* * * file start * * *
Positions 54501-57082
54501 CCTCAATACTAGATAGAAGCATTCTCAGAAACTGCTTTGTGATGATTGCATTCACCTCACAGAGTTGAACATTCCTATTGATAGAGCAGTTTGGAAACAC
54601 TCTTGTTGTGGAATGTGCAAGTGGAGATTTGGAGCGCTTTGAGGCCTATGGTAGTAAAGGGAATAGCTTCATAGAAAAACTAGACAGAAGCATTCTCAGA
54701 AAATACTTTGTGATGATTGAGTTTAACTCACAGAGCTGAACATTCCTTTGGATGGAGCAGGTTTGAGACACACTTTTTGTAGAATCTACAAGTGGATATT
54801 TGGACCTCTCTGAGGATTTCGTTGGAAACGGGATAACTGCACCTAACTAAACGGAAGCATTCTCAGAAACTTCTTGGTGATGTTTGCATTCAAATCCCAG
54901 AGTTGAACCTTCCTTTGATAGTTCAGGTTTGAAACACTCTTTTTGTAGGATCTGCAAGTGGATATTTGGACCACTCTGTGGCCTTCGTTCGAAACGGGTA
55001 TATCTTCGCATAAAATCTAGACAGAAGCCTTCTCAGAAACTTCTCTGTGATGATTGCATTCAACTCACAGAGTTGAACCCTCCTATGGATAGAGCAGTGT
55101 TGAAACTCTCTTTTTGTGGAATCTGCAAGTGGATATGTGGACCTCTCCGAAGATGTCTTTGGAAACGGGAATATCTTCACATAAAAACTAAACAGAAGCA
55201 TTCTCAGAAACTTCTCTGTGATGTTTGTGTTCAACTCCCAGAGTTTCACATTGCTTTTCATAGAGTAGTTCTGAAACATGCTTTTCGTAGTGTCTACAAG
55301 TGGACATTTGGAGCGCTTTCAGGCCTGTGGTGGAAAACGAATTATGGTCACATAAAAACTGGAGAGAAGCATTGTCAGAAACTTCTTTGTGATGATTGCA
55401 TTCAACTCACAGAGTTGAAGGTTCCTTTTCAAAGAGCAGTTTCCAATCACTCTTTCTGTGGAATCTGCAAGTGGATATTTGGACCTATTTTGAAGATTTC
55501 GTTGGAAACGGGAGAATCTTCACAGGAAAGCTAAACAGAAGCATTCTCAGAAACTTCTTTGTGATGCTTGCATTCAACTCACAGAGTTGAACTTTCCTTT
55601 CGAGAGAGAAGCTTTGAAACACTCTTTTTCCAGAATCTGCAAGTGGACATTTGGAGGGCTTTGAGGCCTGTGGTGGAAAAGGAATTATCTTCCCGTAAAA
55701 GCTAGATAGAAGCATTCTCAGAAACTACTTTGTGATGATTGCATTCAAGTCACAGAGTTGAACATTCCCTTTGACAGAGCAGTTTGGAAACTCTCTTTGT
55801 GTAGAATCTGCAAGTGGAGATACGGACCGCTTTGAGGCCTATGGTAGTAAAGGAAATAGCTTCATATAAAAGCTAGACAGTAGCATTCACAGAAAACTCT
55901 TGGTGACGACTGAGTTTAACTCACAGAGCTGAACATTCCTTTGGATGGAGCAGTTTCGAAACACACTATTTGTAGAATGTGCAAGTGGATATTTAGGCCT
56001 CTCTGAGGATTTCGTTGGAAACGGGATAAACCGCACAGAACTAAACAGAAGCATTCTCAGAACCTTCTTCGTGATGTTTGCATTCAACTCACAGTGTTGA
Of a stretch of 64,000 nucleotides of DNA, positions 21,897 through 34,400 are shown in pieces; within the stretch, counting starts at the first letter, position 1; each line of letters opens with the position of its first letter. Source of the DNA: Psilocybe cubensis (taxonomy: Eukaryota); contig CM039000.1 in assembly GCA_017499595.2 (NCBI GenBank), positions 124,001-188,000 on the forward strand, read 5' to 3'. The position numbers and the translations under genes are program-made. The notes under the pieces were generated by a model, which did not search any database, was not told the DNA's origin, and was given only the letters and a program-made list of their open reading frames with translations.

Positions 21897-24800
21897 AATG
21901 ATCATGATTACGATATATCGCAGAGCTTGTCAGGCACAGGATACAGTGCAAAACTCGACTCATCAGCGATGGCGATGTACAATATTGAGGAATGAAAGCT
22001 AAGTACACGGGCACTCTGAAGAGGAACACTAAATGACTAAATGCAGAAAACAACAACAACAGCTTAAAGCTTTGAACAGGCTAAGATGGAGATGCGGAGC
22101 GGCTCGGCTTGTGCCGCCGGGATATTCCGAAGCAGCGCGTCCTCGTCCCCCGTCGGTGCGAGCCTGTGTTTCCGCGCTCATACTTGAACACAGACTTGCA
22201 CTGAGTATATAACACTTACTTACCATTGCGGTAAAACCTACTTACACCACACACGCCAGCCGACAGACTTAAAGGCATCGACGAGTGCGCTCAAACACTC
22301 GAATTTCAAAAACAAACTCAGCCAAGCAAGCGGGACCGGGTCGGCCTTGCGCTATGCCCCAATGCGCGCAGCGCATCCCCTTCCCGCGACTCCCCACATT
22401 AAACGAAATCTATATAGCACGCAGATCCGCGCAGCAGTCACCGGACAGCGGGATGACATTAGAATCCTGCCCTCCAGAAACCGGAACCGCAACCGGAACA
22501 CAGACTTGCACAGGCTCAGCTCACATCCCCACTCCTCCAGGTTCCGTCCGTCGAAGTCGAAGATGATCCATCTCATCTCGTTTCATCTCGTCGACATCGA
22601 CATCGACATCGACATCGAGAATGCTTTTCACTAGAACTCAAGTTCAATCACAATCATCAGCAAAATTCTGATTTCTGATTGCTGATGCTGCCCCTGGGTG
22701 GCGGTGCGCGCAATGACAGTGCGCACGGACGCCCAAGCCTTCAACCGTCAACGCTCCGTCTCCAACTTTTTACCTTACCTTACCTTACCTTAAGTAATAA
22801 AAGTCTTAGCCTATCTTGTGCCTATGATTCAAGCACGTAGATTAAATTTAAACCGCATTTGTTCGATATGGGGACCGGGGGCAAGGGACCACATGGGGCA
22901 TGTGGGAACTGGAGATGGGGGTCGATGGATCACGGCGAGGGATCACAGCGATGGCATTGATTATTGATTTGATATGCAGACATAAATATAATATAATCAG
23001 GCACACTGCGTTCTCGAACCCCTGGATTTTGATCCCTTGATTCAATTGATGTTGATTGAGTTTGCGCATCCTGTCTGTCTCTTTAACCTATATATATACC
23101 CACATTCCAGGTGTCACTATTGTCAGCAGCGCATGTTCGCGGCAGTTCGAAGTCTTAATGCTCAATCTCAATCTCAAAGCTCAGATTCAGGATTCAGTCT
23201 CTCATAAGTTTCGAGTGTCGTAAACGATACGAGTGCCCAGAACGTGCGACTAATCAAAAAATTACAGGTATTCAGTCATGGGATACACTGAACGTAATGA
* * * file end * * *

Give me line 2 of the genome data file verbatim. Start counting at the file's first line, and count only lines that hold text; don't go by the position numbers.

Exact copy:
54501 CCTCAATACTAGATAGAAGCATTCTCAGAAACTGCTTTGTGATGATTGCATTCACCTCACAGAGTTGAACATTCCTATTGATAGAGCAGTTTGGAAACAC